We prefer it served at room temperature.

All on it’s own with a chunk of crusty bread. Great lunch!

As a side dish to any grilled or roasted white meat (pork, chicken, game hen)

As a side dish to compliment roasted cod steak

Warm over a slice of polenta

As a side to spanakopeta

Ratatouille is a wonderful summer garden, farmers’ market bounty dish. Garnish with fresh herbs, tear off a chunk of peasant style bread, pour a glass of ice-cold Pinot Grigio, and imagine yourself in Tuscany. A poorly made, mushy ratatouille is an insult to the dish! This version keeps the vegetable chunks recognizable and allows the flavors to mellow.

About amounts - equal amounts of the following however, don’t get uptight if you don’t have the exact amounts of each. This is the kind of recipe that isn’t afraid of minor substitutions – e.g. no red peppers, use all green. You want to end up with roughly 9 cups of vegetables including onion and a few sprigs each of marjoram, oregano, rosemary and basil.

  • When using 2 cups of each vegetable use 1 cup of red Onion and 4 cloves of garlic, juice of 1 lemon, 1 Tbs. balsamic vinegar.
  • When doubling the recipe use 2 cups red onion and 6 cloves garlic, juice 1 ½ large lemons, 2 Tbsp balsamic vinegar.
The two-cup of each measure makes about 8-10 side dish servings; the 4 cup serves a mini army and is ideal for large group gatherings.
Ratatouille will hold, refrigerated 3-4 days. If you are not using it all at once, bring the amount you want to use to room temperature. It does not freeze well.

If you prep in the following order you’ll save time.
Enough for two cups of each of the following:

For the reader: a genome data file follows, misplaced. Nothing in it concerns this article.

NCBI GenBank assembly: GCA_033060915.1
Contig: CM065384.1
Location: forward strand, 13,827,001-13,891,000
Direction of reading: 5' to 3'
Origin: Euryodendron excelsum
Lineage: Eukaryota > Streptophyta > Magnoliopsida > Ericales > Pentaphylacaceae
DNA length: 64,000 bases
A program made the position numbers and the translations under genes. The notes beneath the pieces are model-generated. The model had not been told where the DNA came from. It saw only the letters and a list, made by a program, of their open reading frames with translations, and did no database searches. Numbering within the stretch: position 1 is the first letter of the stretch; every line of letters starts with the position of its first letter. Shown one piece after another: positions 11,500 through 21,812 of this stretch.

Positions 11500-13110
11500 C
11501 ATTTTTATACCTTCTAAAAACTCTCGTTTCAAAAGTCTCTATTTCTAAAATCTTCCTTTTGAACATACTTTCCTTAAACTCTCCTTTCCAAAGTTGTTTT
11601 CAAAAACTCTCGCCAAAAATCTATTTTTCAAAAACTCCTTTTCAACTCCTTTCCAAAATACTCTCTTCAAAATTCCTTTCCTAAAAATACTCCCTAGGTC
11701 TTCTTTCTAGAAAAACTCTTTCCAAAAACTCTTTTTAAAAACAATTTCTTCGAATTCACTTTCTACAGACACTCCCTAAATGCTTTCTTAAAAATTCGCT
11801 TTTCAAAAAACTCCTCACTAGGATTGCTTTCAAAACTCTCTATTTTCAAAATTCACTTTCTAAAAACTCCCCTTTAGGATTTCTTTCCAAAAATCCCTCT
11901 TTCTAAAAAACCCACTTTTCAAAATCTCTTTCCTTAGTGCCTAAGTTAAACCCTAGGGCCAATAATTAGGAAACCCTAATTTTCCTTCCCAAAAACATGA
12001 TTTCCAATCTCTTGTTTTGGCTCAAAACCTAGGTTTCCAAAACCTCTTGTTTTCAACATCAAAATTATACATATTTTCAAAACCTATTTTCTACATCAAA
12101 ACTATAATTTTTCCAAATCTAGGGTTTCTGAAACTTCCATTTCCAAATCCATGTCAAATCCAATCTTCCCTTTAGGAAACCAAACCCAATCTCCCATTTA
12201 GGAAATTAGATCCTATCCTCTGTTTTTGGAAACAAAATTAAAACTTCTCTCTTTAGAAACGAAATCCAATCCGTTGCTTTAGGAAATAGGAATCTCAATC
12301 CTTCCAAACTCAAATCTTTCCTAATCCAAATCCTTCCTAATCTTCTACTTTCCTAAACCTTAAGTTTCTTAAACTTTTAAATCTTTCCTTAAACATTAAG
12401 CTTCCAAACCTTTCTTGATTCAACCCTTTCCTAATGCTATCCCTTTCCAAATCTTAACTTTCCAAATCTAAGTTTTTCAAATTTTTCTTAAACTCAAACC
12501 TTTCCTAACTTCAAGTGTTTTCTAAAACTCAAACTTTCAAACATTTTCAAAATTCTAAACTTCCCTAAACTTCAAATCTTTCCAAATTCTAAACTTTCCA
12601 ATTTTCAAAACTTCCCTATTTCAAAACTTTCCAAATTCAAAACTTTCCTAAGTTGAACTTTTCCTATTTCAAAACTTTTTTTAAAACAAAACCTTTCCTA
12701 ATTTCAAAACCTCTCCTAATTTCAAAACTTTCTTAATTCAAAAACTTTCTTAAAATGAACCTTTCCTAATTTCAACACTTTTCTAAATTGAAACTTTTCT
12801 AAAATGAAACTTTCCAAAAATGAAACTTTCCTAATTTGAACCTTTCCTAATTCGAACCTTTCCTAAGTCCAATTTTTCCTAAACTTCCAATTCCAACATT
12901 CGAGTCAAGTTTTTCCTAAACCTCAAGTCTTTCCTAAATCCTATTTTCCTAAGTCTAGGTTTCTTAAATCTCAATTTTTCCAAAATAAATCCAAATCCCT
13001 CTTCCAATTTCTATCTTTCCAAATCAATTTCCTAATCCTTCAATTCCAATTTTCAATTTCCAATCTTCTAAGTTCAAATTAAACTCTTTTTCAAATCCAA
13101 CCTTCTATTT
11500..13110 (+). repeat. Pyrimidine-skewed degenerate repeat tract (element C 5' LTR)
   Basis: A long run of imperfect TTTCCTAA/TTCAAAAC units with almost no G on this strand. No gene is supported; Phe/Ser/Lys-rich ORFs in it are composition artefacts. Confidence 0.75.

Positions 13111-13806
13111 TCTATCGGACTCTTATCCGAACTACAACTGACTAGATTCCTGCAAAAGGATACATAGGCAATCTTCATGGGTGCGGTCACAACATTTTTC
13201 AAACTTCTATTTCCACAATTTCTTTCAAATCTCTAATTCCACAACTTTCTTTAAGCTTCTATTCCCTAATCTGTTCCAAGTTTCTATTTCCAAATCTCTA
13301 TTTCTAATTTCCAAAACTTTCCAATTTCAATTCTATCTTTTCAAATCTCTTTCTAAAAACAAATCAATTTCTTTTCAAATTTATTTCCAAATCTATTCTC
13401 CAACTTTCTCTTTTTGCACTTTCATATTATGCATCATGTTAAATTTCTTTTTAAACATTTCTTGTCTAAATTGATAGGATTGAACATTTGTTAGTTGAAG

• Young eggplant trimmed and cut into a bit bigger than 1” chunks.
  • Small zucchini trimmed and cut into a bit bigger than 1” chunks
  • Place zucchini and eggplant in a colander – sprinkle with sea salt. Set aside while you prep 2 Cups each of peppers into approximate 1” chunks and quarter the tomatoes (2 Cups)

  • Slice the onion into thin slivers you want about 1 Cup
  • Chop the garlic into thirds or quarters – little chunks but not a fine dice.

  • Film a deep sauté pan with 2 Tbs olive oil. Add the garlic and onion before the oil gets hot. Sauté gently until onion is soft – 5-6 minutes.
  • Meanwhile rinse the eggplant and zucchini under cold water. Dry in a cloth kitchen towel. Add to the onions and cook, stirring gently for about 3 minutes. You may want to add another TBS olive oil at this stage.
  • Add the peppers, stir in and cook about 3 minutes. Add the tomatoes, lemon juice and balsamic. Stir gently; bring to a simmer season with sea salt and freshly ground black pepper. Cook for 10 minutes.
  • Add a mixture of fresh herbs – about ¼ cup total – basil, oregano, marjoram and rosemary. Transfer to an oven- proof casserole, cover and bake at 335F for 45 minutes.

And Enter The Rissotto

One of my favorite summer variations is made with asparagus. It reheats beautifully and freezes well. Is great with fish, shrimp, chicken. For lunch we sometimes reheat in the microwave. Put it in a small, shallow bowl. Make an indentation in the center, drop in an egg – prick the yolk with a very sharp knife point – microwave about a minute until the egg is set. Microwaving time will vary with the power of your microwave. You’ll find any number of recipes for Risotto – the trick is to use good, Arborio rice and not to hurry the cooking process. If the idea of stirring for 30 minutes doesn’t appeal, look up Babara Kafka’s recipe in Microwave Gourmet.

Last but not Least - The Chicken(click here for recipe)

Goes with polenta, ratatouille, risotto – make it into sandwiches, salads - so versatile. Save the cooking liquids that form and use them as a base for a heavenly, lemon scented stock. One of my brothers used to own a pub with a highly rated restaurant. He told me the secret of success in the restaurant business was “chicken, chicken and chicken” – meaning a few good ingredients used multiple ways.